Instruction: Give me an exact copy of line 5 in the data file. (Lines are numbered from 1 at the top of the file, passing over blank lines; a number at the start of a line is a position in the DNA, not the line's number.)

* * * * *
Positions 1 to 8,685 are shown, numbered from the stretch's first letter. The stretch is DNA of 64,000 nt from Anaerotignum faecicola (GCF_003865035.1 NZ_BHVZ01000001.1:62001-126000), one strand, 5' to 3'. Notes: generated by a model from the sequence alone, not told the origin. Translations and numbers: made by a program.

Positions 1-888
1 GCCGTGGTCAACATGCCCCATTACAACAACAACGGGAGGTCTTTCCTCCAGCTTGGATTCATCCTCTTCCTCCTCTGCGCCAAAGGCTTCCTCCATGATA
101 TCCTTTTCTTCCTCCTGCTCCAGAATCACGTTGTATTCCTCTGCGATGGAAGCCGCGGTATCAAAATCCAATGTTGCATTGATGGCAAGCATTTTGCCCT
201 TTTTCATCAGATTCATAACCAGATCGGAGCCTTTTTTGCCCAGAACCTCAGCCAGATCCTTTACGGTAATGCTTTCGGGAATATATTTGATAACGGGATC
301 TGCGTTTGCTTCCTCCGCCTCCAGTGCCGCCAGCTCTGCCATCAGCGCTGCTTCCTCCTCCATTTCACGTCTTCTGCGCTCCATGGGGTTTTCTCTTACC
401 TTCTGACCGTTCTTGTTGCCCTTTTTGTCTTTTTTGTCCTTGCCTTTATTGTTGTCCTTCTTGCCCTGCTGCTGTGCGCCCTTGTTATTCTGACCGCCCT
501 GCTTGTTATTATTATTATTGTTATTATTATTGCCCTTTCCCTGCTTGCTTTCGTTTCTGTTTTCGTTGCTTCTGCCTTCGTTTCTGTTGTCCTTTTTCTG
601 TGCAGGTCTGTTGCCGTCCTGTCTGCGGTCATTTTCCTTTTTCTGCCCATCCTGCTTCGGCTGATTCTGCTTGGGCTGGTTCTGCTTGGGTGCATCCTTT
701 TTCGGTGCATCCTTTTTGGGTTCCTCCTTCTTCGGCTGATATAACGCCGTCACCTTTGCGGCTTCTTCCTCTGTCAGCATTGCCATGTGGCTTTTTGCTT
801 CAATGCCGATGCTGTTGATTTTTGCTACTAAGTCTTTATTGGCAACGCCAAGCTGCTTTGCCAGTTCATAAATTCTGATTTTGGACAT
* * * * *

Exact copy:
201 TTTTCATCAGATTCATAACCAGATCGGAGCCTTTTTTGCCCAGAACCTCAGCCAGATCCTTTACGGTAATGCTTTCGGGAATATATTTGATAACGGGATC